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While the news in and of itself is exciting that troops are leaving Iraq, there is other news that's not so exciting.

Soon there will be as many troops in Afghanistan as there are in Iraq, not to mention rapidly dying contractors, base expansions and more funding for secret special forces actions.

Tom Englehardt argues for a look at Obama Administration's  actions which portend that we are staying, vs. a few positive but misleading headlines of progress.

HT to for carrying  Englehardt's post

Yes, We Could... Get Out!
Why We Won’t Leave Afghanistan or Iraq


We could get out of Iraq and Afghanistan (and Pakistan and Yemen and ) if we were a reality based community and faced up to what current reality is there. Because our actions are not matching our announced plans, are they Mr. President?

Yes, we could. No kidding. We really could withdraw our massive armies, now close to 200,000 troops combined, from Afghanistan and Iraq (and that’s not even counting our similarly large stealth army of private contractors, which helps keep the true size of our double occupations in the shadows). We could undoubtedly withdraw them all reasonably quickly and reasonably painlessly.

Not that you would know it from listening to the debates in Washington or catching the mainstream news. There, withdrawal, when discussed at all, seems like an undertaking beyond the waking imagination. In Iraq alone, all those bases to dismantle and millions of pieces of equipment to send home in a draw-down operation worthy of years of intensive effort, the sort of thing that makes the desperate British evacuation from Dunkirk in World War II look like a Sunday stroll in the park. And that’s only the technical side of the matter. Snip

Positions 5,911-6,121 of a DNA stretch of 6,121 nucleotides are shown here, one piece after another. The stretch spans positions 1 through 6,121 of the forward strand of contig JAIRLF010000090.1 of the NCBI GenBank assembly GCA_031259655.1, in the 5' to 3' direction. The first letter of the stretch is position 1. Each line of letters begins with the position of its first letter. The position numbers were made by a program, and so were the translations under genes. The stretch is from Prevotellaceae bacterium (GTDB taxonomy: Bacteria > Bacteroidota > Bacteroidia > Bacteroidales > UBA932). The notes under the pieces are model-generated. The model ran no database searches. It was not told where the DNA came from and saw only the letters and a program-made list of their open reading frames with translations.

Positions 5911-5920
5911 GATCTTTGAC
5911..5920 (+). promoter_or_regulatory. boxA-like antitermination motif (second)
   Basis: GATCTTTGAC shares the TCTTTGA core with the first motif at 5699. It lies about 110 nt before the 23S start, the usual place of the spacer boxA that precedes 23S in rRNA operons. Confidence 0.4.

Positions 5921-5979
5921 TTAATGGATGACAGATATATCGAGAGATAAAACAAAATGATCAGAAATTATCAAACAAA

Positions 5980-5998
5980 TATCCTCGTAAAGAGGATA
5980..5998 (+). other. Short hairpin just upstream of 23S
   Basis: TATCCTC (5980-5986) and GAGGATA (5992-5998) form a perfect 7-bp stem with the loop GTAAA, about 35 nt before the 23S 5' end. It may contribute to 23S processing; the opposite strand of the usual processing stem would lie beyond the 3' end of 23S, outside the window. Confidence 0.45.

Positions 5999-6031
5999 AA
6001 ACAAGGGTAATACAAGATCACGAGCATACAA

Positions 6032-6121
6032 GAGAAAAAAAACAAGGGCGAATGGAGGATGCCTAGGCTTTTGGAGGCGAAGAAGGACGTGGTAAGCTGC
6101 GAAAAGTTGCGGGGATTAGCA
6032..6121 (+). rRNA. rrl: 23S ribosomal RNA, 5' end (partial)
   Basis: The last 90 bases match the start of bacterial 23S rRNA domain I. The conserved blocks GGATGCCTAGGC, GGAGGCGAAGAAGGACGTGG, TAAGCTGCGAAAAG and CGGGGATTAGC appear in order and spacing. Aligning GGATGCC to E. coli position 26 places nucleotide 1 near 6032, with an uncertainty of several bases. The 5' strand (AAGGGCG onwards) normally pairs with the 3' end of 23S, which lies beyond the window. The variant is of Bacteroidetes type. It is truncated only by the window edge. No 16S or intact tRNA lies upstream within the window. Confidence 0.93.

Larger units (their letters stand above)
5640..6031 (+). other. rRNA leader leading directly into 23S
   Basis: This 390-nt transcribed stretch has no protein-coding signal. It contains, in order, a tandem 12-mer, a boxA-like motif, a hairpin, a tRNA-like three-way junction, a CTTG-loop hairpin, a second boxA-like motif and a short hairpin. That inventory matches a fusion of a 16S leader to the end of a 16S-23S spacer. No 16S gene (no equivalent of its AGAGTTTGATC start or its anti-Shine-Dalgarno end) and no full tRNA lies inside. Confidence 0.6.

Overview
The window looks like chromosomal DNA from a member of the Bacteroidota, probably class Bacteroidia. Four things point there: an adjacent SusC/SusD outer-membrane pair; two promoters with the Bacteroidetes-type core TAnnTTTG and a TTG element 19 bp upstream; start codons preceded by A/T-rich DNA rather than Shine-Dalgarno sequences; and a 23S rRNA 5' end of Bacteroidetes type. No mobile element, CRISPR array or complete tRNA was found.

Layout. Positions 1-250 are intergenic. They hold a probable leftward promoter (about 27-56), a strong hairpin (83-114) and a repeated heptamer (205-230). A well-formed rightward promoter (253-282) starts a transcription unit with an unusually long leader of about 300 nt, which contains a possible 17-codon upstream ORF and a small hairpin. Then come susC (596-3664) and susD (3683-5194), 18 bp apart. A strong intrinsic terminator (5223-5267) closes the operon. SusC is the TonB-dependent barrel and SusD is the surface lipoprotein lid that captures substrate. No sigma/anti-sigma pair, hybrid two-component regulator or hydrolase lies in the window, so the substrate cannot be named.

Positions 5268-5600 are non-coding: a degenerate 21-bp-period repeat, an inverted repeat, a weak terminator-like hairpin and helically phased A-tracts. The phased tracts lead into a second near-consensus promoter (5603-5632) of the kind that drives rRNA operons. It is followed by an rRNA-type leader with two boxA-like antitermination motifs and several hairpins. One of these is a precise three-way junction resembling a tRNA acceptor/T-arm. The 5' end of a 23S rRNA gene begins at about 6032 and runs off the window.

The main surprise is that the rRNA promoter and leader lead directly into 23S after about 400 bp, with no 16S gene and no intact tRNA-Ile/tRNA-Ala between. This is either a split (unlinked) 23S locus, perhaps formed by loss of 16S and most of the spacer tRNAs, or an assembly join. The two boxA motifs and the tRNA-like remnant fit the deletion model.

Tom has lots of specifics and history for your consideration.

Meteor Blade's excellent FP story today,

Pentagon Report: Afghan Taliban More Sophisticatedpointed to admitted problems with the Taliban doing end runs around our most expensive of militaries. In their own words (pdf linked in MB story.)

Following the December 2009 announcements of the troop uplift, insurgent leaders directed their commanders to avoid large-scale confrontation with ISAF forces and to increase the use of IEDs. This reporting period has seen insurgent combatants adhere closely to their leaders’ intent with a 236% increase in IEDs noted across the country and a marked increase in stand-off tactics compared to the same period last year. ISAF forces have enjoyed some success in clearing